Astros frustrated by loss to Nats
In 0-4 start to second half, team can't seem to catch a break
WASHINGTON -- Realistically, the Astros' season was lost quite a while ago. But even when they had a double-digit deficit heading into the All-Star break, they were flush with optimism after winning seven of 11 on their final homestand of the first half.
That hope has all but faded in the wake of their latest loss, a 4-3 defeat to the struggling Washington Nationals on Monday night at RFK Stadium.
If the Astros have been reduced to playing for pride, well, they're not doing that very well, either. Fresh off a deflating sweep by the surging Cubs, the Astros took their road show to the nation's capital, where they lost for the 54th time this year.
The Astros now have the third-worst record in the National League. They're ahead of only the Nationals, who are deeply buried in the somewhat powerful NL East, and the Reds, who have 55 losses on the year.
With 69 games remaining on the schedule, it's not looking good. The Astros' chances coming out of the All-Star break were slim at best. Starting the second half 0-4 is clearly a recipe for disaster.
"The last two games, I feel like we've played good ballgames; we've just come up a little bit short," Lance Berkman said. "That's going to happen to you over the course of a season. Unfortunately, we can ill afford to have it happen to us.
"That's why when you get off to such a bad start, it just makes things that much tougher. Invariably, you're going to play these games where they're Major League players and we're Major League players, and we play a good game and they come out a little bit on top."
In other words, this was just a plain old textbook loss. It wasn't an embarrassing one like their error-ridden debacle last Friday in Chicago, nor was it as infuriating as Sunday's finale in Chicago, when the Astros took an early five-run lead and quickly blew it.
This one was more conventional, between two evenly matched teams in a game decided by one home run.
Problem is, the Nationals were supposed to be somewhere in the neighborhood of 16 games under .500 at this point. The Astros' place in the standings has come as a surprise, at least to those who are paid to perform on the field night after night.
Woody Williams is as frustrated as anyone, and rightfully so. He's now 4-11 on the year after absorbing Monday's loss, a game that could have had a much different outcome if not for one towering three-run homer by cleanup hitter Dmitri Young that put the Nationals on top in the sixth frame.
Equally as maddening was the play just before the home run. Ryan Zimmerman rarely bunts, but he snuck one toward third that caught everyone off guard, including Morgan Ensberg, who made an accurate throw to first but not in time to nab Zimmerman.
"Not to many times a three-hole hitter can lay down a bunt," Williams said. "It was a good play on his part, and it brought their best hitter to the plate and I made a mistake. I left the ball out over the plate, a hanging curveball, and [Young] did what he's supposed to do with it.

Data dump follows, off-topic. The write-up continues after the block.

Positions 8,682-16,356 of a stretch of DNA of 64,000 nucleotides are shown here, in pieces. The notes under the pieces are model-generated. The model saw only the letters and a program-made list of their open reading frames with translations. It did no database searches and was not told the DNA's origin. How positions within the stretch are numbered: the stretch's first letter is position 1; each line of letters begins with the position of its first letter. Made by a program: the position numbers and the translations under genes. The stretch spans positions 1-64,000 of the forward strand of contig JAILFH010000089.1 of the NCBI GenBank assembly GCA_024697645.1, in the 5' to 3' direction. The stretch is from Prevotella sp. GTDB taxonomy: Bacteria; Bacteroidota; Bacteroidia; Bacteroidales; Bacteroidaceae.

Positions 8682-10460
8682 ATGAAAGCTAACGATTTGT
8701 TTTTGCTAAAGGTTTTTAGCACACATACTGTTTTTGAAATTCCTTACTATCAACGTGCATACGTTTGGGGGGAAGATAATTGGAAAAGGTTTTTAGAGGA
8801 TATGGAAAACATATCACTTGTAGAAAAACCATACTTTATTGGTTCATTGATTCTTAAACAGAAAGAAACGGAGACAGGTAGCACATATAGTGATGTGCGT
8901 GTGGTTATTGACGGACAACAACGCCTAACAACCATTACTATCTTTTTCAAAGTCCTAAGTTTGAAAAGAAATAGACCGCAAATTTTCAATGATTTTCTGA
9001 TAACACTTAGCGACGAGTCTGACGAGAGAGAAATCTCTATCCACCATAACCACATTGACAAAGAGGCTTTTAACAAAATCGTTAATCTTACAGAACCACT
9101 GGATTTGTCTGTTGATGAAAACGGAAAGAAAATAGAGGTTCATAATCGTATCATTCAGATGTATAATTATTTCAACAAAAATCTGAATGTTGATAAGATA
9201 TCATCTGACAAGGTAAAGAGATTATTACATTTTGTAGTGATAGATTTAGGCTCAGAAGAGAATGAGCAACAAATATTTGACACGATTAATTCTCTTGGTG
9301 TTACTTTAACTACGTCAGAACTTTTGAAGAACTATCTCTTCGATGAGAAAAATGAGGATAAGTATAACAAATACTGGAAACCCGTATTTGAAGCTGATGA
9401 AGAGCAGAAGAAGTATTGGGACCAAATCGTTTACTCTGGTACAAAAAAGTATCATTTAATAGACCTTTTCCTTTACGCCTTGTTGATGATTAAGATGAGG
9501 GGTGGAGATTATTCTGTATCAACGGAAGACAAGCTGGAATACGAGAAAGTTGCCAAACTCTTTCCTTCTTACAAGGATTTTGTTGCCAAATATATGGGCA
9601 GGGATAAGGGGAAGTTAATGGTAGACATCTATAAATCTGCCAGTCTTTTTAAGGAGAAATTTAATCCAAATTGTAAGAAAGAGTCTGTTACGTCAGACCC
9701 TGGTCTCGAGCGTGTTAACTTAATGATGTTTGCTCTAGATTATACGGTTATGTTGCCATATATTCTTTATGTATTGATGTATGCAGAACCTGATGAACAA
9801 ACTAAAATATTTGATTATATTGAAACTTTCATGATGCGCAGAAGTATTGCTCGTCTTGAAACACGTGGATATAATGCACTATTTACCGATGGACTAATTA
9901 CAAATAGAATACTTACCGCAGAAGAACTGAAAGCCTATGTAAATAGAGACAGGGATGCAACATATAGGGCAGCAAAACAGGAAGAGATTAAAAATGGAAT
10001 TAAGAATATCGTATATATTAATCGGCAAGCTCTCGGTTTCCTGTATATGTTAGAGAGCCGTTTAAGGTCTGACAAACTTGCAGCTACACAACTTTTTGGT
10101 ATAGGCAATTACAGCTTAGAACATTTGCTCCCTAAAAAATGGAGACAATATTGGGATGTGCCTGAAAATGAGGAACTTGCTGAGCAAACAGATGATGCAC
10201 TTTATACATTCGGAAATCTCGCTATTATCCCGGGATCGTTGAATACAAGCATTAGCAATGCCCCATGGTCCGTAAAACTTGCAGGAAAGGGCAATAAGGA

"That's the story of my season. Three-run home run at a time when you can't really afford to do it. It's just frustrating."
The Astros had limited chances against left-hander Mike Bacsik and were somewhat unlucky when they did run into scoring opportunities. With the bases loaded in the fourth, Eric Bruntlett sent a somewhat soft grounder toward first, where Young made a running grab and threw to Bacsik, who beat Bruntlett to the bag by a step to end the inning.
"Dmitri made a nice play on the ball," manager Phil Garner said. "He makes a nice pickup on it. Bruntlett puts the ball in play and it looks like we might get something going and Dmitri made a nice play. He did a nice job."
At 15-32, the Astros have the worst road record in baseball. They've lost seven straight on the road and 13 of 15.
"I look at other teams we're playing, I look around the league and I really think we have a great nucleus of players, really good talent on our team," said Brad Lidge, who struck out two in the eighth and is ready to resume his closer's role. "We need to start doing whatever it takes and I'm not sure what that is. Obviously, we're in a situation now where it's got to start immediately."
The Astros took a 2-1 lead in the sixth behind an RBI single by Carlos Lee and a Mark Loretta sac fly. Lee knocked a solo homer off Jon Rauch in the eighth to bring the Astros within a run of tying the game, but Chad Cordero pitched a perfect ninth to secure his 16th save.
"We need to do a lot better job," Lidge said. "It's been real frustrating. We score six runs, they score seven. We score three, they score four. Whatever the reason, we just keep finding ourselves on the wrong end of close ballgames.
"That's what we have to do -- we have to start winning close ballgames. We've been playing pretty bad on the road. We need to start picking that up."
Alyson Footer is a reporter for MLB.com. This story was not subject to the approval of Major League Baseball or its clubs.